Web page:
Hitting the Nail on the Head Perfectly

In our previous discussion, Neptunesdolphins hit the nail on the head perfectly, so perfectly, that I am pulling her comment out to highlight it here: 

“Sigh, once more modernity and Monotheism strikes again. I know lots of Pentacostals and Catholics who take exception. How else are you slain in the Holy Spirit or see the Mother Mary, unless you engage with God?

Problem is that living in monotheistic culture is that all Gods are false except for the “One True God.” If the Gods and other Divines are treated as fiction, then engaging with fictional characters is considered mental illness. Unless it is pop culture Deities.

The other is that monotheistic thinking flattens the world into human, and only human. Since there is a singularity of life, people cannot imagine engaging with a plurality of Beings. It is beyond their imaginings.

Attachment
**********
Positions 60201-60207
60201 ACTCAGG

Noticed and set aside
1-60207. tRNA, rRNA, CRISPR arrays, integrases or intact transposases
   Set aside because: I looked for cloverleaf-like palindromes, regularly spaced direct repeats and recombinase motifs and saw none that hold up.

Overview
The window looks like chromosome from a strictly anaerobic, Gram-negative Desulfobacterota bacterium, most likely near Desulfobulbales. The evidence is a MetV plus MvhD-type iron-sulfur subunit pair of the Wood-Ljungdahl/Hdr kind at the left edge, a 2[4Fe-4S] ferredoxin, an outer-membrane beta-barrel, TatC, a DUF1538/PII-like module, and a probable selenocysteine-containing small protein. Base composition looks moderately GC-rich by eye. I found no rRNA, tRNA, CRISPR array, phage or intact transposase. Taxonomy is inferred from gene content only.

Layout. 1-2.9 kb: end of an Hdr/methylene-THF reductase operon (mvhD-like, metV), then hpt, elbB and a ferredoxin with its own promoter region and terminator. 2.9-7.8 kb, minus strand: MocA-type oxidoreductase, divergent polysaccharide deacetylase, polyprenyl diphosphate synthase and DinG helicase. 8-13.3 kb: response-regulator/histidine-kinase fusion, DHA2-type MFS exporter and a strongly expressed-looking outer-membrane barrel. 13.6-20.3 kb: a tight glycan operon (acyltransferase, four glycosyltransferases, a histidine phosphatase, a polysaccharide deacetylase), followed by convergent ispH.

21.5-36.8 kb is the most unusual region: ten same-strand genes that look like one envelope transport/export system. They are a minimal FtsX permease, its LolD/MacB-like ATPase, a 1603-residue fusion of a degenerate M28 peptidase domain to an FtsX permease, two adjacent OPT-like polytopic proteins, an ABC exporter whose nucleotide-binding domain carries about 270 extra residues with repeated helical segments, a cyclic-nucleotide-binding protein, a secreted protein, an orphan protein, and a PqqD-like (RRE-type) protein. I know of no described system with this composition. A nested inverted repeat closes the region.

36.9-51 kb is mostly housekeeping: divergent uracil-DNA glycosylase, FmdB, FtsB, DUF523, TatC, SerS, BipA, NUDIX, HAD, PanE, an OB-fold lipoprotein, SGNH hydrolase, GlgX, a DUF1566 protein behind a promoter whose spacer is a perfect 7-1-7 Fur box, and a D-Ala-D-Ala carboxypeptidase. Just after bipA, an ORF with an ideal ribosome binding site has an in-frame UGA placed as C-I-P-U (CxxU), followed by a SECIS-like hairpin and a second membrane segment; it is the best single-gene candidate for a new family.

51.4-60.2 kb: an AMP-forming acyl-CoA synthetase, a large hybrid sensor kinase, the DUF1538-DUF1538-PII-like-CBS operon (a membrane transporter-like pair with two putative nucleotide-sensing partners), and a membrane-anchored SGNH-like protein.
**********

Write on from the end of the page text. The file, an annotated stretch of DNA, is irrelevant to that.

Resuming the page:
The other thing about tumblr which highlights problems in Paganism – the Deities are smaller than people. People are the Deity. There is no Other, there is only them and themselves.

And of course, Progressivism as it is practiced is a religion. What is happening in Paganism is that everything is being homogenized by Progressivism. So we have the preoccupation with who is a Nazi and who should be thrown out for impolitic thoughts. Monotheism in action – thought crimes and the flattening of thought.”

I couldn’t have said it better myself. I would also emphasize that the attitude expressed on the tumblr page I was discussing yesterday is not limited to Polytheisms. I know plenty of devout Catholics, Orthodox, etc. who have run up against it too. Thing is, their traditions’ structures are able to support and deflect this nonsense far better than ours. We have people taking it in wholesale and building a hollow practice around it and wondering why they’re getting nowhere. 

 

About ganglerisgrove